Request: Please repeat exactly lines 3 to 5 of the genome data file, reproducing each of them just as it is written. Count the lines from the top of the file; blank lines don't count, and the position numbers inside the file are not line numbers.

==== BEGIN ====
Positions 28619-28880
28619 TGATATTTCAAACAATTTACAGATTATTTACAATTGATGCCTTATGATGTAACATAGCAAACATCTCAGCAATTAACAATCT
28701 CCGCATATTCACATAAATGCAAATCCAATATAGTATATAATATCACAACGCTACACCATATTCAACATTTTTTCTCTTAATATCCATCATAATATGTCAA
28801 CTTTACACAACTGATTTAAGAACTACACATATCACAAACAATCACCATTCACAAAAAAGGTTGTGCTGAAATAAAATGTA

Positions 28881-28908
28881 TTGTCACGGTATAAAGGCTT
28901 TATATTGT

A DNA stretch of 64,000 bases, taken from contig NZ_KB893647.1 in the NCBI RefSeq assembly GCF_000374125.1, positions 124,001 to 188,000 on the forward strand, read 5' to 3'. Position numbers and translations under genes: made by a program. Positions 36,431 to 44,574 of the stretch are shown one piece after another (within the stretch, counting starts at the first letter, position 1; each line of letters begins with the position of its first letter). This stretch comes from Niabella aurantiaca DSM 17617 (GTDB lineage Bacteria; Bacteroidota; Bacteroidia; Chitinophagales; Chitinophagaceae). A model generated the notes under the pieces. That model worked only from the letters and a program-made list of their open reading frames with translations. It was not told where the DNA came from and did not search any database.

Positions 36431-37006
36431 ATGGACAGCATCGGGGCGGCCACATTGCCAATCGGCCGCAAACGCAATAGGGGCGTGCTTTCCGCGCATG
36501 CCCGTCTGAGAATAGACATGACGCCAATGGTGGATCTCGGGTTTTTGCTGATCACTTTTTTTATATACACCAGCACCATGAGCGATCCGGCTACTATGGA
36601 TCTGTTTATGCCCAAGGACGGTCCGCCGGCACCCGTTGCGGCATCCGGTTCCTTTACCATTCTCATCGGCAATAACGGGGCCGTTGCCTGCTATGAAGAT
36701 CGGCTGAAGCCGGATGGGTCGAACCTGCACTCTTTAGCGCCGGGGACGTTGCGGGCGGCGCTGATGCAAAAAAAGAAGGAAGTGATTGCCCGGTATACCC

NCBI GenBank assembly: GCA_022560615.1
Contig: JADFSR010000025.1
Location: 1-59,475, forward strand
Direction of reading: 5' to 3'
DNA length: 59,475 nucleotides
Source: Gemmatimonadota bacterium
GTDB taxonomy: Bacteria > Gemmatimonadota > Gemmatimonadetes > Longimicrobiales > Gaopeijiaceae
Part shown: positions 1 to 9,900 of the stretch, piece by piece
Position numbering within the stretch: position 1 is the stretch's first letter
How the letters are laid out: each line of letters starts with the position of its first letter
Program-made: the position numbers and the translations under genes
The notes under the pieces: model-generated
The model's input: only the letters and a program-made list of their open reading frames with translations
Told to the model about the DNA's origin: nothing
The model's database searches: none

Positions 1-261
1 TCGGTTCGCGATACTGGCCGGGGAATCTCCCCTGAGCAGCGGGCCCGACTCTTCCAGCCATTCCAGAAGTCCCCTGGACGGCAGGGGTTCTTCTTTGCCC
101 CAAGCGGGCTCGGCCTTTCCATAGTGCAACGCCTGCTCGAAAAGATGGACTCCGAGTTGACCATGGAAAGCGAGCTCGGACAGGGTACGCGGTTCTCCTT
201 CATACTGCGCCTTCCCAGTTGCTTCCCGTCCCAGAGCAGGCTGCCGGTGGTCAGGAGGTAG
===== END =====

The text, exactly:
28701 CCGCATATTCACATAAATGCAAATCCAATATAGTATATAATATCACAACGCTACACCATATTCAACATTTTTTCTCTTAATATCCATCATAATATGTCAA
28801 CTTTACACAACTGATTTAAGAACTACACATATCACAAACAATCACCATTCACAAAAAAGGTTGTGCTGAAATAAAATGTA

Positions 28881-28908